Toby: The email that comes three days later basically says we appreciate you giving us the opportunity to sell your assets. Unfortunately we didn’t get any action. If you would like to lower the price let us know. That replies back to my admin department where Mike or Kevin will get it relisted in the reduced section. If somebody shows an interest in a name you will get an email from me. If you have a $10,000 name and somebody offers $1,000 you are going to know about it.
Michael: So people will know automatically, or very quickly if there is any interest in the domain name?
Toby: If that is a sale. And I promise you and I promise everybody who is listening to me if there is an opportunity for a sale you will hear from me. That is why I do this. That is why I get out of bed in the morning. If somebody makes an offer on a domain name absolutely you are going to hear from me.
Michael: And is that process automated as well? If I say I’m interested in this domain name for $10,000 does that go into the system or does that manually have to be handled by you or your team?
Toby: For the moment that is manually handled by me, but to answer Brian’s question, to add something to it, part of the back end system is going to give my subscriber base the opportunity to have an account with us. They are going to be able to log in and see their names, see if there has been any offers, see how much time it has been, basically they are going to have their own page. That is where we are heading. It’s not there yet, it’s not even close. But that is the thought process.
Michael: That is a great vision of where it can be. So right now how many submissions of domain names do you receive per week?
Toby: It varies. I would say anywhere between, some weeks are 3,000 or 4,000 and other weeks are 5,000 or 6,000 plus. You know I get a lot of large portfolios so that is all counted into the mix as well.
Michael: Let’s say 5,000 per week. And you probably work seven days a week, but let’s call it five days a week. That is 1,000 domain names that you need to go through every day.
Michael: How long does it take you to go through 1,000 domain names and determine valuable/not valuable, will list/will not list?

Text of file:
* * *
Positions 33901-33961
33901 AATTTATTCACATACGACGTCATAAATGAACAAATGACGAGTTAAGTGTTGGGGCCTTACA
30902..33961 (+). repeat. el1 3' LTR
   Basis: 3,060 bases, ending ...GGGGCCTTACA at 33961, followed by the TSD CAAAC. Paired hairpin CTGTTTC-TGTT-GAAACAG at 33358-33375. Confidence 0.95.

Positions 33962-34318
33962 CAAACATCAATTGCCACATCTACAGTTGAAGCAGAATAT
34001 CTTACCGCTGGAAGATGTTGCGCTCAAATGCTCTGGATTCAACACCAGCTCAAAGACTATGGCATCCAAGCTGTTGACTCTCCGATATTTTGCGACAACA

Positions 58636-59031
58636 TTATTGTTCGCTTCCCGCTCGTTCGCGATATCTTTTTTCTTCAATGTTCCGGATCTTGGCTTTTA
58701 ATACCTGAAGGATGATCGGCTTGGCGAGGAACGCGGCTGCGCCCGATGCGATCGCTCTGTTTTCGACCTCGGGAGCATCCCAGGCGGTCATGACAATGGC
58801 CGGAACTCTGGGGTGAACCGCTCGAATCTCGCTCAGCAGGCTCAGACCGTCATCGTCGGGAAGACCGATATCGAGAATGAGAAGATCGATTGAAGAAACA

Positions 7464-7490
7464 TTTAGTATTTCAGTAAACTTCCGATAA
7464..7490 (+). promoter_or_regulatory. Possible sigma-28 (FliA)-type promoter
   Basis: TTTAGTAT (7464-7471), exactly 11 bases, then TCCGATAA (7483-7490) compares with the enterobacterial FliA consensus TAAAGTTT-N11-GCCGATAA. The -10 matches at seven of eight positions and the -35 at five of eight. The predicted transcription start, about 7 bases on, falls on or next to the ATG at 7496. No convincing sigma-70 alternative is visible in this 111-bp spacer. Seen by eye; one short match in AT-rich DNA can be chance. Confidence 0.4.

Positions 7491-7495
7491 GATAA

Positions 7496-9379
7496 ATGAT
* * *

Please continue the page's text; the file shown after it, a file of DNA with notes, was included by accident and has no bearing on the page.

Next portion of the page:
Toby: I’m pretty fast man. I’m really fast. I can scan a list quicker than most only because I have done it for so long. And typically speaking if I open a portfolio and the first hundred names are junk then the rest of it is junk too. It is so unlikely that somebody has…if you send me 1,000 names and the first 100 are bad it is so unlikely (I have a better chance of getting struck by lightening) to have that diamond in the rough. Or a needle in a haystack. It just doesn’t exist. If it did exist he would have already told me about it. So when you are looking at large portfolios or these big websites that have a bunch of domain names for sale, just click on what their premium names are. If they are not premium then the rest of their stuff is typically junk too.
Michael: So you can blow through a list pretty quickly with that? You don’t even take a look just in case they…?
Toby: I did for a long time and it’s a waste of time. I did for a long time, for a couple of years I would literally look through lists. Sometimes people would send me portfolios with 10,000 names. And come on. Your eyes are going to bleed when you are looking for a name, just junk for that long you just want to just jump out of a window. And it’s a waste of time. I know it is.
Michael: I have another question here from a great audience member, Homero Gonzalez. I apologize for not getting your name right, I’m probably not pronouncing it right. I probably butchered it but you are valued and thank you for sending in the question. So Homero wants to know “How do you choose the domains that go into your newsletter? What specific criteria do you use?”
Toby: First of all Homero is an extremely nice guy. I know exactly who he is. And I don’t think he would mind which way you said it. He is such a nice guy. Names just have to make sense Michael. If they don’t represent what you are trying to come across to build a website or form a company then it’s just not worth much. And I see this all the time where one example could be golfcarts.com. It is a fantastic domain name, right? But whiteconvertablegolfcarts.biz is not a good name. The domains just have to simply make sense.
Michael: But your examples are like too far extremes. Golfcarts.com fantastic. Golf carts for golf courses, golf carts for retirement communities where the old people don’t want to walk around. But what about white golf carts? Or what about golf-carts.com. I know the .biz and .net they are hard. What about the middle ground? What about that gray area?